Sinclair Broadcast Group Inc. is one of the country's largest owners of TV stations. It pays networks ABC, CBS, NBC and Fox for the national news, shows and sports it airs on those stations and airs local news shows.
The FCC said Thursday that Sinclair's Salt Lake City station produced news story-like programming for local news broadcasts and longer 30-minute TV programs for the Huntsman Cancer Foundation.
The FCC said these spots that weren't properly identified as ads aired more than 1,700 times in 2016 across 64 Sinclair-owned TV stations and also on 13 other stations not owned by the company. The FCC said Sinclair apparently didn't tell these stations that it didn't own that it was providing an ad.
Papa John's founder out as CEO weeks after NFL comments
NEW YORK (AP) — Papa John's says its founder John Schnatter will step down as CEO next month, about two months after he publicly criticized the NFL leadership over national anthem protests by football players.
The company said Thursday that Schnatter remains chairman but be replaced as chief executive by Chief Operating Officer Steve Ritchie on Jan. 1.
Schnatter had blamed slowing sales growth on the outcry surrounding NFL players kneeling during the national anthem. Papa John's International Inc. is an NFL sponsor and advertiser. Schnatter also said at the time that customers had a negative view of the chain's association with the NFL.
The comments drew praise from white supremacists and the company apologized two weeks later. Ritchie would not say if Schnatter's NFL comments played a role in the job change.
Nestle warned it lacks rights to California spring water
LOS ANGELES (AP) — Nestle, which makes Arrowhead bottled water, may have to stop taking millions of gallons of water from Southern California's San Bernardino National Forest because state regulators say it lacks valid permits.
The State Water Resources Control Board notified the company on Wednesday that an investigation concluded it doesn't have proper rights to about a quarter of the water it currently withdraws for bottling.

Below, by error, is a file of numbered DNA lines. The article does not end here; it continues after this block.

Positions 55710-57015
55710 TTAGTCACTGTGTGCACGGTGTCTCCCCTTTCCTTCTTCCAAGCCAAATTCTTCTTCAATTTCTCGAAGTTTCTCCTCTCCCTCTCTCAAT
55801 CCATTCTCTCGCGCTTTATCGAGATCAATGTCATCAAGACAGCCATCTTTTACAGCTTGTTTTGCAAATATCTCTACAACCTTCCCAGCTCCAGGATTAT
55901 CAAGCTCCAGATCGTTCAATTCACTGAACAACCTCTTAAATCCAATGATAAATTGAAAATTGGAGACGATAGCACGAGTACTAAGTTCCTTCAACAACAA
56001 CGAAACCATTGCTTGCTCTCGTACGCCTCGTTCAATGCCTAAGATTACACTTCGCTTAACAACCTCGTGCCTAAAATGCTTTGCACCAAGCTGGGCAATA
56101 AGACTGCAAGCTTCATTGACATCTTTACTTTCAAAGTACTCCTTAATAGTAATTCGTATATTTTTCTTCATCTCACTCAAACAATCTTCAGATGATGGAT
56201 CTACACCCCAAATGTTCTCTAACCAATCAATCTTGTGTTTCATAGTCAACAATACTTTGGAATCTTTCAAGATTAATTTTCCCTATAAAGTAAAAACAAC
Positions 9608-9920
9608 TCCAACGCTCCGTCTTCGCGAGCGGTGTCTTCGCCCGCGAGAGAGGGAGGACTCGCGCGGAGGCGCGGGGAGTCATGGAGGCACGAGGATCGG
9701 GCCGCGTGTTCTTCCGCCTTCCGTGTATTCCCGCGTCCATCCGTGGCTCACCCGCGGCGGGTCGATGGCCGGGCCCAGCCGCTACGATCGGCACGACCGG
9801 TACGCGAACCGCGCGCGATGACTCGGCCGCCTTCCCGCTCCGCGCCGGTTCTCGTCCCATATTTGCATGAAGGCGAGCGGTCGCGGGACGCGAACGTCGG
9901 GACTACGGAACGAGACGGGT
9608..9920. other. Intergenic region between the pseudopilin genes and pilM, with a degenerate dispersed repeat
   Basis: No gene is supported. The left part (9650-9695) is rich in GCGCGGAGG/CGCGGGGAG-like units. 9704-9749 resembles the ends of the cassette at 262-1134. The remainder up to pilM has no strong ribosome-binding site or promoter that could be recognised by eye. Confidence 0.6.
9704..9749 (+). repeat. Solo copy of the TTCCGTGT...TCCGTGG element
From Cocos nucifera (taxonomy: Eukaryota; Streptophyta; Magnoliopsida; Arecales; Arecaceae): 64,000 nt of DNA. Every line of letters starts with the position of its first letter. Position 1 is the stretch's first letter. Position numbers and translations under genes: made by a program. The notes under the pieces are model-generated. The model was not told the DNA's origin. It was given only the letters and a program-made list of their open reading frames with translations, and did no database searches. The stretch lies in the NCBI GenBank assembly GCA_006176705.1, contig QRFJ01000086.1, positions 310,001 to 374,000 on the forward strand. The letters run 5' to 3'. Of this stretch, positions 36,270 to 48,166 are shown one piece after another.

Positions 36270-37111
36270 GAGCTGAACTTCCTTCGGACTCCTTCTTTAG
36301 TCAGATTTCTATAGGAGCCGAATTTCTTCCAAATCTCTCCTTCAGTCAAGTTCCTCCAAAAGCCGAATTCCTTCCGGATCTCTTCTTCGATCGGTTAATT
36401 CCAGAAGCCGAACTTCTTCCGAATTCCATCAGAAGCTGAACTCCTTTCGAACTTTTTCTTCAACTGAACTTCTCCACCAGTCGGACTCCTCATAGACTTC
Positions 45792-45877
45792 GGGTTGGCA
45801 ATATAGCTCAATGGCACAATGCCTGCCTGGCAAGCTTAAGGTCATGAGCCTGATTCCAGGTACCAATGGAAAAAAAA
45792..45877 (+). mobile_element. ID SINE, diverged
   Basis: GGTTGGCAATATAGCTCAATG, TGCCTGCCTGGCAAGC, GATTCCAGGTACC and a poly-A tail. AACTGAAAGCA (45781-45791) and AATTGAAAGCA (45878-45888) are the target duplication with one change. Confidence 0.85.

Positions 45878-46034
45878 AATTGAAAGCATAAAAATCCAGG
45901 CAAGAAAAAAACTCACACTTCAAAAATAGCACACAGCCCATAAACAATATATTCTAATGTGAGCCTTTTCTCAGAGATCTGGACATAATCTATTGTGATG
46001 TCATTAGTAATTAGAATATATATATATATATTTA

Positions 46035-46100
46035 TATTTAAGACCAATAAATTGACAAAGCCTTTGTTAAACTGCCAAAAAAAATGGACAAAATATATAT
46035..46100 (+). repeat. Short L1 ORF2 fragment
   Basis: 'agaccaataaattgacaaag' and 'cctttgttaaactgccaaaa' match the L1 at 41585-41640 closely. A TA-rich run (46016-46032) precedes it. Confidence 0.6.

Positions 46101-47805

That works out to about 8.5 million gallons out of about 32 million gallons a year that Nestle Waters North America pipes from wells and collection tunnels in the forest.
Nestle says it's reviewing the report.
The company has argued it inherited forest water rights dating back more than a century.
Environmental groups have challenged the water use, arguing it's improper and threatens local wildlife.
Facebook signs deal with music label Universal Music
NEW YORK (AP) — Facebook and record label Universal Music Group have signed a multiyear deal that will let Facebook users share videos that have the label's music in them.
Right now, if Facebook's regular users upload videos that contain Universal's music, the videos will get taken down.
The companies did not say when users would be able to share music in videos on platforms owned by Facebook. They hinted that more music features could be coming.
Facebook declined to comment about its music strategy beyond the press release. Universal did not immediately answer questions.
Facebook is trying to get people to watch and share more videos.
YouTube, the world's largest destination for online video, sells music-streaming subscriptions, but Spotify and Apple Music are thought to be more popular.